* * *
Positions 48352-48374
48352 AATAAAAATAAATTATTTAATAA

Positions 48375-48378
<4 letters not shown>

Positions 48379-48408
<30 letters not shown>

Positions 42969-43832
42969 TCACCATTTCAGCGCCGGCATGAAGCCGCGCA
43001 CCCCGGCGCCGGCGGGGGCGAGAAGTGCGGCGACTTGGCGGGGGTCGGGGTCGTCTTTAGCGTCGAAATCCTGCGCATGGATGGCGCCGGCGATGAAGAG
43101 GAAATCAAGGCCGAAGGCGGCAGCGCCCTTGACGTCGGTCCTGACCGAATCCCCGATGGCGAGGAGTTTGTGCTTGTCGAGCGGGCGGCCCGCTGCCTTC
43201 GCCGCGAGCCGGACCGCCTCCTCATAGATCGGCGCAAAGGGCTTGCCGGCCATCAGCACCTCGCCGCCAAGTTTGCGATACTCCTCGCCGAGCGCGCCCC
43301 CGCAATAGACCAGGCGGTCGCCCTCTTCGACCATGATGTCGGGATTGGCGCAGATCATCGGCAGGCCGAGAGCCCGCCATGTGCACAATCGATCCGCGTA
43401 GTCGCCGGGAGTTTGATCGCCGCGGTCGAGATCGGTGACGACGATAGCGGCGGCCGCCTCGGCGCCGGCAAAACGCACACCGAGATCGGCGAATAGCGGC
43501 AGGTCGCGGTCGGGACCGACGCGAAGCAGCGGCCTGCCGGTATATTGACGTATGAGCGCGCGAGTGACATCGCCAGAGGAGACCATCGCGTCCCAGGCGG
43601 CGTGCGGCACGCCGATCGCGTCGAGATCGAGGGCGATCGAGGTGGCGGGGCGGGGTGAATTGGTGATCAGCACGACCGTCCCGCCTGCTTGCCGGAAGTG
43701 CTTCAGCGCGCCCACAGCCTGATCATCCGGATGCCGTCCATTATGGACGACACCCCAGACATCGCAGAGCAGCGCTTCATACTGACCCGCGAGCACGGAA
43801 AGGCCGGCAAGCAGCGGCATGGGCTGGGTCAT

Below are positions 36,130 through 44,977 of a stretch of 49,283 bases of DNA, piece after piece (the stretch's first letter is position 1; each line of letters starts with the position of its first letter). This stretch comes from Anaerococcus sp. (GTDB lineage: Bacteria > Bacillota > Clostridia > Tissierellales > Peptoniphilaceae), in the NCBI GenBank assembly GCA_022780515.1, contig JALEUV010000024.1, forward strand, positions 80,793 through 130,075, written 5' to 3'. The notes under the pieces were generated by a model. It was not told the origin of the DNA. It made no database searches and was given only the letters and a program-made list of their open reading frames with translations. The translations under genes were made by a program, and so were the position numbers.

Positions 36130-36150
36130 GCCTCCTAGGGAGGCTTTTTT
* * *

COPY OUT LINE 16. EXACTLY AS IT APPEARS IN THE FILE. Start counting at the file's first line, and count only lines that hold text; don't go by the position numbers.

43701 CTTCAGCGCGCCCACAGCCTGATCATCCGGATGCCGTCCATTATGGACGACACCCCAGACATCGCAGAGCAGCGCTTCATACTGACCCGCGAGCACGGAA